If men could restrain their appetite, so much the better, but if they cannot, then it should be gratified in a casual, uncommitted way, without forming couples who would distinguish themselves from the rest of the guardians by an exclusive commitment to each other, which could make some other guardian jealous. I need not be jealous of Jill going out with Jack tonight, if I know that it eans nothing and my turn will come tomorrow. We can slake our passions as they arise, without our temporary liaisons meaning anything much that anyone else could mind about.

Those who have the grace of continence should be continent: those who cannot aspire to so high a standard, should sleep around as need be, being careful to avoid any issue or emotional entanglement. Better sow sterile wild oats than marry. The community of wives and children is part of a more ambitious programme— the abolition of the self. Plato’s ideal is that we shall all cease using the pronoun `to mon’, `mine’, in its customary, divisive use, and instead use it only as we now use `our’ .

Only so, he thinks, can the ruling class be made a complete unity, in which nobody is conscious of himself as a separate entity; and only so shall we each be able to transcend our natural selfishness, and come to lead a moral life. The problem of morality was that we were all rationally inclined to pleonexia, selfishness, and Plato’s solution for selfishness was selflessness. It was only if we could completely escape from the self that we should be able to avoid the ltimate autism of the self-centred life. But marriage is peculiarly self- enhancing.

Each partner is unique in the eyes of the other, and so comes to have a strong sense of intrinsic value and individual identity. It bolsters the awareness of the self, and strengthens its self-image as something of inherent value. Marriage privatises the married couple, surrounding them with glass walls, and encouraging them to think of themselves as a unit, as something different from society at large, and espousing values not necessarily the same. The abolition of the self is a difficult enterprise, and in his concern for he family and the generation of children, he showed himself sensitive to the key factor in the evolution of the self.

Organisms have evolved a sense of self because all the genes in the phenotype have a common interest in its survival. The ultimate evolutionary entity, the self-replicating gene, cannot afford to be entirely a selfish gene, because its only chance of reating itself lies in the survival of the organism to an age when it can reproduce its kind. In sexual reproduction each of my genes has as good a chance as any other of being passed on to my offspring, and there is no way or one to compete with another to obtain a better chance of being passed on. With individual members of a species it is different.

Although some co- operation may be beneficial, there is an element of competition in leaving successful progeny behind, and those who lose out in this competition have no posterity to carry on their line. For this reason we have come to care very much about our own children, and to strive to do well by them. If we are guardians, and believe that being a guardian is a great good, we shall want our children to be guardians too. Often, of course they will be, since e shall mate with guardians, and the result of our union will inherit good genes from both parents.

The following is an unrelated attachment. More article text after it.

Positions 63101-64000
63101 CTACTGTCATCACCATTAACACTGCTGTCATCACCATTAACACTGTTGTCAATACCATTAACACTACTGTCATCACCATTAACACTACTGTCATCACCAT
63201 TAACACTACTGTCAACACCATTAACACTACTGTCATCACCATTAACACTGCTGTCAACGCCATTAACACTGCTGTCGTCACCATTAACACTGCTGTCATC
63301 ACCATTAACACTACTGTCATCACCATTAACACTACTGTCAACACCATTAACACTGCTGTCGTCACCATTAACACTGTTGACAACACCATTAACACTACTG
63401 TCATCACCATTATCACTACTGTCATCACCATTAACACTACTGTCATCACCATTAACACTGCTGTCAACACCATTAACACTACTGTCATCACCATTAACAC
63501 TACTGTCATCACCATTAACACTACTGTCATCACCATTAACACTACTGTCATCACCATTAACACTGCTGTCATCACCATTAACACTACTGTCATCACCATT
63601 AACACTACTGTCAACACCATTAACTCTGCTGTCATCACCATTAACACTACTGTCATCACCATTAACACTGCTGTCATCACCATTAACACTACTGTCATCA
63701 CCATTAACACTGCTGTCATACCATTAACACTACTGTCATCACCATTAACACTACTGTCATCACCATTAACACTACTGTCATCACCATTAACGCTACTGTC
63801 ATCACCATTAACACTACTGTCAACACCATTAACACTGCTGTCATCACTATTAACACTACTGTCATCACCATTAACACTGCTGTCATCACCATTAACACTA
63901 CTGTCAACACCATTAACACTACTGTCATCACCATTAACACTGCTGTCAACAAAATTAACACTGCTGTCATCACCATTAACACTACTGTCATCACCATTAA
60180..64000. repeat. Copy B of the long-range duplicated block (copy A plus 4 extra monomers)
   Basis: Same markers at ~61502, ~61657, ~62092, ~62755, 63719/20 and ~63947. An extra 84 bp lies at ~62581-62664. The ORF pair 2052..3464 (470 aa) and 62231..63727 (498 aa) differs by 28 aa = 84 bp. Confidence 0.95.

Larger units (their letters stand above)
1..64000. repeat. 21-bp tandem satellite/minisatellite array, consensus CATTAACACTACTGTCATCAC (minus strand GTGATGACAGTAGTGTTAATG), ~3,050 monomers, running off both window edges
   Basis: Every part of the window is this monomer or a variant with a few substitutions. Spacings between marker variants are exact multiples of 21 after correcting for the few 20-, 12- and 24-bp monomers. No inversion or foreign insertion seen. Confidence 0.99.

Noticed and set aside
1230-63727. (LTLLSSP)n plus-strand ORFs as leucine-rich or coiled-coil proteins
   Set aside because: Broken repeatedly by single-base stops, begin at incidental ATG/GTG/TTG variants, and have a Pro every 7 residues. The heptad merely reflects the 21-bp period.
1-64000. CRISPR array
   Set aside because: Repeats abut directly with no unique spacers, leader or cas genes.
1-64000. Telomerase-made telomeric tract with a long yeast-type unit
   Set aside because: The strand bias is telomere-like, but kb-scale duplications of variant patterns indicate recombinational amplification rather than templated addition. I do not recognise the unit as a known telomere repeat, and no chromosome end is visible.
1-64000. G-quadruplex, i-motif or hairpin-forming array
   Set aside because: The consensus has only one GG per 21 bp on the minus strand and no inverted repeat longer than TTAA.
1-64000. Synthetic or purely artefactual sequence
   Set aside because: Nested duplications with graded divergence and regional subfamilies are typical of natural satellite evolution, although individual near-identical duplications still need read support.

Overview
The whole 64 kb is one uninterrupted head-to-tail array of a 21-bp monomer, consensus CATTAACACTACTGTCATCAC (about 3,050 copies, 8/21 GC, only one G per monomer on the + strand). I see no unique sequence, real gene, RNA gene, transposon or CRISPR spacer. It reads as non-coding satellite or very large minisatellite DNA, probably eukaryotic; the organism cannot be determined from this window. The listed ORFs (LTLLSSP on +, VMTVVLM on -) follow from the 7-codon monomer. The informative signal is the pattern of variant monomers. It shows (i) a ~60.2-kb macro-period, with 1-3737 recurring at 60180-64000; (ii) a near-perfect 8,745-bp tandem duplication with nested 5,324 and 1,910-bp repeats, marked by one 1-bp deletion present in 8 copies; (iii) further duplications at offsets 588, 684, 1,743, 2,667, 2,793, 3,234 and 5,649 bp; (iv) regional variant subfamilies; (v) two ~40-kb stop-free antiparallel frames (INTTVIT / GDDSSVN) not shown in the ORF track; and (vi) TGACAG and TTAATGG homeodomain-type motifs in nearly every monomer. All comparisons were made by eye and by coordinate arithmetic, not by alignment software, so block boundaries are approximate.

Often, but not always. There is in any population, even among children of exceptional parents, a tendency to regress to the norm. Sometimes the children of the guardians will themselves have a less than golden genetic make-up. And then their parents, if they know that they are their parents, will be reluctant to see in their offspring anything less than golden promise. We are partial to our progeny, and will try very hard to secure that they pass their examinations and take their place in he top stream and remain on course for admission into positions of privilege and power.

Unless our family pushiness is curbed, the seamless fabric of social unity will be tied into dynastic knots, and evolutionary pressures will continue to operate against true selflessness. Plato needs to place the generation of children behind the veil of ignorance, in order that none shall know who his offspring are, and be thus unable to give them a selectively helping hand. We may question whether the programme is either feasible or desirable. Plato’s own arrangements are distasteful, not to say disgusting.

On a charitable view, we can ascribe them to the technological inadequacies of his time. In the modern world we can, or at least can envisage our being able to, separate the emotionally charged operation of copulation from the clinical business of conception and gestation. In the first place, contraception enables us to have the former without the latter. A modern- day Plato would have no need to countenance abortion or infanticide: vasectomy and the pill would ensure that there were no unwanted results of the guardians disporting themselves.

Artificial insemination would enable he bureau of eugenics to select for desirable qualities of character and intellect without resort to deception. There would however be a danger of their giving preferential treatment to their own sperm. That could be prevented by certain institutional arrangements; or it might be better to eschew selective eugenic breeding among the guardians, mixing the semen from all donors so that there was a random selection of the successful spermatozoon, thus assimilating the reproductive process of the polis as a whole to that of the individual organism.

Even gestation may be separated rom genetics. In vitro fertilisation and surrogate motherhood would enable Plato’s female guardians to pass on their genes to the next generation without having to waste time away from their high-powered jobs on maternity leave. Lower-class women, who were not capable of anything better could bear children for their upper-class sisters in much the same way as they used to nurse them in yester-year. Not only would the division of labour be complete, but the veil of ignorance between one generation and the next would occur naturally and without deception or concealment.